Rusty one-pound coffee cans

With sparse and dried remains

Of pungent red geraniums

Sat on my window frames           

 

A gaping hole was in my wall

Where stove-pipe once went through

Linoleum graced a cracked sink

And Granny cupboard, too

                                               

A room was added long ago

With roof of rusted tin

There was a deep dark cellar room

That served as harvest bin

 

And that is how I was perceived . . .

As a crumbling old shell

But life was not to see an end

For I have more to tell

 

A city family on a drive

Discovered me one day

And saw potential beauty here

Beneath my sad decay

 

And soon my wounds and bruises

Were no longer seen

I have new paint and paper

And brand new window screen

 

My chimney with its new red bricks

No longer winter sleeps

And with its new gray covering

My roof no longer weeps

 

There’s glass in all my window frames

That’s now kept sparkling clean

New hinges on my big front door

Prevents that awful lean

 

Pretty pictures once again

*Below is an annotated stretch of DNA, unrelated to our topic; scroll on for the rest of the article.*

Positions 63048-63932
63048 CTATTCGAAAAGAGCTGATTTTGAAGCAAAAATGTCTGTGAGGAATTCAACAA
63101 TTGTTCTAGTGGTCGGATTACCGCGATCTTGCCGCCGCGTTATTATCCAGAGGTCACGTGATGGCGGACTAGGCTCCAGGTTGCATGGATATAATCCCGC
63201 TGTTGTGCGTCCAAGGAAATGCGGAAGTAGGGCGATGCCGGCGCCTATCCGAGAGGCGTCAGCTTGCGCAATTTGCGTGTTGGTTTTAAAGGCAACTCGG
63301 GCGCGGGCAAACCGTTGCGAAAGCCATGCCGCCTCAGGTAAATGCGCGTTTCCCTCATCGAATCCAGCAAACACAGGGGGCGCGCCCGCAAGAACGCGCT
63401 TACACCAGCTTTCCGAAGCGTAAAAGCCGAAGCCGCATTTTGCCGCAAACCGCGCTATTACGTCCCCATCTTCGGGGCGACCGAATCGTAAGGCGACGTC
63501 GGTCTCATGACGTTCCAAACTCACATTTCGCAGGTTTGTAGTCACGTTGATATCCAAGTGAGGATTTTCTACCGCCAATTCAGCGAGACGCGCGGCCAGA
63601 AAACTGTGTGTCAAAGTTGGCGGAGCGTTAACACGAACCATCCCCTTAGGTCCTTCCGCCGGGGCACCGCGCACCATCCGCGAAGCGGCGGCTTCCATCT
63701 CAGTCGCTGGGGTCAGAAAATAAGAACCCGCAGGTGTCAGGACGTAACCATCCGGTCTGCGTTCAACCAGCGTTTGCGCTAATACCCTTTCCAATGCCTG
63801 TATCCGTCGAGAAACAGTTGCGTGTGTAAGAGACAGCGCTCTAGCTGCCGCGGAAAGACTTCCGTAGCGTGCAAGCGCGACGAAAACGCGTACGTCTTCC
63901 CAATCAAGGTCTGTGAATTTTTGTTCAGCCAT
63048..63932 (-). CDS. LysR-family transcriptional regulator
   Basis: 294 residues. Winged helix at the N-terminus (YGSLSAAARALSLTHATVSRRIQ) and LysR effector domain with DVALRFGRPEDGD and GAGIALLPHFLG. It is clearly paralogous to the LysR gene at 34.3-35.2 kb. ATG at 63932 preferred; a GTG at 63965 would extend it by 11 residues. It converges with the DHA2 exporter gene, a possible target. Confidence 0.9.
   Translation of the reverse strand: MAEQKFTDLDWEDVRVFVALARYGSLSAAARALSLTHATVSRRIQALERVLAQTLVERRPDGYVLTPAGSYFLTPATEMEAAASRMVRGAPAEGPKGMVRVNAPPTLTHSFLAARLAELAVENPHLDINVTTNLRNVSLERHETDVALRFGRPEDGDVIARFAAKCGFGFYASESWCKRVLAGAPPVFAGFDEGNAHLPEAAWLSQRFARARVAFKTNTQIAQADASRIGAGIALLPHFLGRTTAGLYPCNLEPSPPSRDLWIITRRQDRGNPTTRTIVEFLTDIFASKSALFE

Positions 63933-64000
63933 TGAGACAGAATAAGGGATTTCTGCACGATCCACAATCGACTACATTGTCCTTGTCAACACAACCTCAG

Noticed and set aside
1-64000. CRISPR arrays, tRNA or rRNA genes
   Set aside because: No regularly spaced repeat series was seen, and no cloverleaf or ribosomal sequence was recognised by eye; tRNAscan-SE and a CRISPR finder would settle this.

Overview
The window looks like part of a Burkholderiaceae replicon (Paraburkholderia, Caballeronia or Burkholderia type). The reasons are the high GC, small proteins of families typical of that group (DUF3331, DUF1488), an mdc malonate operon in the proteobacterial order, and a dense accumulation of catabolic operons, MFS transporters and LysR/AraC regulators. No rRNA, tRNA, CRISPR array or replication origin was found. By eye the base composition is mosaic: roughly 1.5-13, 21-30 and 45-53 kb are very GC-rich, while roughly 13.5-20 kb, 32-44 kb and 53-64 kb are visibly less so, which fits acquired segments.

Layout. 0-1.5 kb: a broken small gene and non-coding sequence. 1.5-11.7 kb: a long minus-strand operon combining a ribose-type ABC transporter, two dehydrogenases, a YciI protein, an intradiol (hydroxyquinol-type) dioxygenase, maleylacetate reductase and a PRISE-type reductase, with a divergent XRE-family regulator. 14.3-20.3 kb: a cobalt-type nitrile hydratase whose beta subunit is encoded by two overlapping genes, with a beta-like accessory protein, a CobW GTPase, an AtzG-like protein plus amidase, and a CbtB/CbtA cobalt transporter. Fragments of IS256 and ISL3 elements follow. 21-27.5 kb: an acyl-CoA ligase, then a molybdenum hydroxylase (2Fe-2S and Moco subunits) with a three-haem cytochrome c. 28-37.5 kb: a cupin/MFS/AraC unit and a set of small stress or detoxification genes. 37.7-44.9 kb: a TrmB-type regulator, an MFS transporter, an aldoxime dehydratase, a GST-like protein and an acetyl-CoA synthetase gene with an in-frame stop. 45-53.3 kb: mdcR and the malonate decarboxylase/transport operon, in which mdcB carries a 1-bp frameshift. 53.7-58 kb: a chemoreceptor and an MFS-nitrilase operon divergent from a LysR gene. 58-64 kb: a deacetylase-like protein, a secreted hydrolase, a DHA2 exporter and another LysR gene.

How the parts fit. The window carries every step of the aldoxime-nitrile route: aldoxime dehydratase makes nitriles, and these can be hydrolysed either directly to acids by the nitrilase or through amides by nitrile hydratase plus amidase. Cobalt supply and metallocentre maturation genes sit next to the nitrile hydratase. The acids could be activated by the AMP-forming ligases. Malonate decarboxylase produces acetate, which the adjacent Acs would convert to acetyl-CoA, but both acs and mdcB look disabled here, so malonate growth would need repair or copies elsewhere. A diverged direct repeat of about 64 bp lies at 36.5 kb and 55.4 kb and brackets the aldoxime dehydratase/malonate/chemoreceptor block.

Decorate my walls

And the plaster on my ceilings

No longer cracks and falls

 

A big thick rug on once bare boards

Gives warmth to front room floor

While chintz and lacy curtains

Grace windows as before

 

There’s flowers on my window sills

A tiled kitchen floor

And a rug for wiping soiled shoes

Is by my busy door 

                                  

The musty smell of aging wood

Is now replaced, instead

By the smell of country cooking

And loaves of homemade bread

 

Six noisy children, with  their pets

Just love to laugh and shout

With youthful exuberance

As they run in and out

                                                      

And the woods that surround us here

Have come alive once more

As children play their childish games

On its thick leafy floor

 

A cottonwood holds a crude tree house

A mighty oak, a swing

Another tree, the tallest one

Is crowned with kite and string

 

A cow is grazing in the woods

There’s chickens in a pen

Little hatchlings trail behind

An old brown setting-hen

                               

A little boy plays in the sand

With tiny trucks and cars

And little girls pick wild-flowers

To put in old fruit jars

 

But that is not the best of it

For these are only things

My rooms are filled with happiness

And all the warmth that brings

 

My walls embrace this family

While sharing hopes and fears

And all the poignant feelings

Of their joys and their tears

 

And so I live, in joy again

A long awaited thrill

With time to make new memories

In this shack upon the hill